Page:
Effect of climate change on health in Azerbaijan

Research article: Effect of climate change on health in Azerbaijan
Author (s): I.S. Zulfugarov*, I.M. Huseynova
Institute of Molecular Biology & Biotechnologies, Azerbaijan National Academy of Sciences, 11 Izzat Nabiyev Str., Baku AZ 1073, Azerbaijan
*For correspondence: i.zulfugarov@imbb.science.az
Received: April 09, 2021; Received in revised form: April 09, 2021; Accepted: April 05, 2021 

It is known that humanity is facing a new and unusual problem, such as global climate change of anthropogenic origin. The causes of this problem, its consequences for the environment, economy, human health, and other areas of life are already being noted. In recent decades, 90 percent of the causes of climate change have been associated with man-made pollution, especially the release of large amounts of "greenhouse gases" (carbon dioxide, methane, water vapor, nitrogen oxides, etc.) into the atmosphere and deforestation. The concentration of "greenhouse gases" in the atmosphere has never been higher in the history of mankind. In particular, the amount of carbon dioxide emitted into the atmosphere as a result of the use of hydrocarbon fuels is increasing rapidly in line with fuel consumption. The essence of the "greenhouse effect" known to science since the first half of the XIX century is that the thermal energy released from the Earth's surface heated by solar energy (50% of solar energy is absorbed by the Earth) is absorbed by atmospheric air and "greenhouse gases". It plays the role of a kind of "polyethylene cover". As a result, the temperature of the Earth's surface and oceans is gradually rising, and the Arctic, Greenland and some large mountain glaciers are degrading. It was found that from 1899 to 2007, the temperature of the Earth's atmosphere increased by more than 1°C, and the temperature of ocean waters increased by 0.8°C. Such global climate change is accompanied by a number of serious cataclysms on the planet - rising sea and ocean levels, river floods, floods, storms, hurricanes, torrential rains, severe heat, drought, forest fires, desertification, and in some places swamps accompanied by natural disasters. Observations show that an increase in ocean temperature by 1.0-1.5°C leads to a rapid decline in several oceanic species, including some fish species. It is predicted that by the end of the XXI century, the level of ocean water will rise by 30-45 cm. This means, first of all, the flooding of large areas, a number of islands and island countries, the world's largest coastal cities, the degradation of agriculture, the threat of food shortages. The economic consequences of natural disasters as a result of global warming include the destruction of houses due to flooding of coastal areas, the lack of drinking water, the deterioration of living conditions of the population accompanied by the failure of engineering facilities and infrastructure. Such natural phenomena are already registered in our country (in recent years, due to the rise in the level of the Kura River, groundwater in the regions, damage to the infrastructure of some mountain rivers, landslides, etc.). The intensification of global climate change increases the expected risk of such events. Therefore, there must be a limit to the impact of human activities on the environment. Global warming of 2°C should be considered an undesirable limit. If at 2°C by the middle of the century, 500 million people will suffer from a shortage of drinking water, at 3°C their number will reach 3 billion. The initiative of Inter-Academy Partnership (IAP) to address the climate change impact on health is a worthy scientific effort. The effects of global climate change, and in particular, its impact on health, are already being felt in many different ways and forms around the world. Research by the World Health Organization (WHO) in 53 countries in the European region shows that the direct health effects of climate change include abnormally high or low temperatures, as well as diseases caused by high temperatures during floods, storms, and forest fires. It is accompanied by an increase in the number of malignant tumors, mental disorders, trauma, and death. According to the WHO, climate change now causes more than 150,000 premature deaths (excluding predicted deaths) each year. Climate warming, as well as an increase in the number of infectious and parasitic pathogens (acute intestinal infections, viral hepatitis, hemorrhagic fever, etc.), the expansion of the range of some natural foci of infection (tick-borne encephalitis, skin leishmaniasis, malaria, etc.), goes along. Moreover, COVID-19 is also spreading due to a compromised immune system. Thus, the world needs the decarbonization of the world economy and change of financial power from grey to green to initiate the resilience of people and communities to provide a safe and healthy environment for the future generations.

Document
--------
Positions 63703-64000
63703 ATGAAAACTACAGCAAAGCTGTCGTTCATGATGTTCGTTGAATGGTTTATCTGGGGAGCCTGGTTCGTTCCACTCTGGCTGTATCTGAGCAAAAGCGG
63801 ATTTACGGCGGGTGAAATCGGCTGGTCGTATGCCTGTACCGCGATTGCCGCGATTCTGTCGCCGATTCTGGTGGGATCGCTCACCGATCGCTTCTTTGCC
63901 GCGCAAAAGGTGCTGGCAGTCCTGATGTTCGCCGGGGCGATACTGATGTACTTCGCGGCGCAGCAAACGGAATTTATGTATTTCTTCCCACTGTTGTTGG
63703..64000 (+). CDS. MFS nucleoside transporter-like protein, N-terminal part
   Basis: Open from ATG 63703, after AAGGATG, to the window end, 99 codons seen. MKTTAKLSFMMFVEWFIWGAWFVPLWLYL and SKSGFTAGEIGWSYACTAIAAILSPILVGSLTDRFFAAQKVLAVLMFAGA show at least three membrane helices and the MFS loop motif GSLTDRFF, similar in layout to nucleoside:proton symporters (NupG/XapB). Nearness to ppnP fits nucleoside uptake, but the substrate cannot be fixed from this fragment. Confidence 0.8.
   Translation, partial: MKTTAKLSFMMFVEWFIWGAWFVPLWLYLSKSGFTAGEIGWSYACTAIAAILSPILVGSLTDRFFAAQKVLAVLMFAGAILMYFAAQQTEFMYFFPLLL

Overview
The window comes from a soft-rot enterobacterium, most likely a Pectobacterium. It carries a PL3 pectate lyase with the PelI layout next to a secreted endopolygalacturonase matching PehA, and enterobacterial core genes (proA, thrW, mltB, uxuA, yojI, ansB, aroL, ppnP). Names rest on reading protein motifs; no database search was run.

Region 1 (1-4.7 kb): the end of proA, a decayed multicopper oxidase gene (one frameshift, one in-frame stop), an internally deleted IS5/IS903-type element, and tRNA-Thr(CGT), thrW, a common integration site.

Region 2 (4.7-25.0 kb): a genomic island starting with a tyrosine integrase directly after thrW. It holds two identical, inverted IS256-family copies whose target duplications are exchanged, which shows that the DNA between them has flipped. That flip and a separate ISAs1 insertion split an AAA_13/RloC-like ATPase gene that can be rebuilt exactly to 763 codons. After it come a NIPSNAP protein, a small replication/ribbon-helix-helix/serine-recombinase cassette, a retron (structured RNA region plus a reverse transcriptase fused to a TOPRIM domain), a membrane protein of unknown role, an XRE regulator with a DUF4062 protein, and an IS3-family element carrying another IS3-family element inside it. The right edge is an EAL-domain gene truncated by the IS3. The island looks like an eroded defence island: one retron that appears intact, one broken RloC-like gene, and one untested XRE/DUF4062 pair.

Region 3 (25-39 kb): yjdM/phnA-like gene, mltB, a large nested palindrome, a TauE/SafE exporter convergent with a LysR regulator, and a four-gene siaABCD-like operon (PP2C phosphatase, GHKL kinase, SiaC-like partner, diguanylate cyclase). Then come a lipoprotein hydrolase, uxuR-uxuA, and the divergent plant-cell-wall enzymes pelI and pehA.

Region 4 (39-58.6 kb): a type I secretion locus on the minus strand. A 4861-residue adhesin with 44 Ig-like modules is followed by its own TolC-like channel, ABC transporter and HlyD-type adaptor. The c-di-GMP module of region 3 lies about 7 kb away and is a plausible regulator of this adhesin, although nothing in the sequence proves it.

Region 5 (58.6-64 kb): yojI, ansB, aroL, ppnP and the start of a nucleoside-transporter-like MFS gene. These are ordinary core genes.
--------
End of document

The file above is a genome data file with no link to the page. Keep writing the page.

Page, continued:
Keywords: Adaptation, agriculture, climate change, COVID-19, decarbonization, diseases, food security, global warming, health, mitigation


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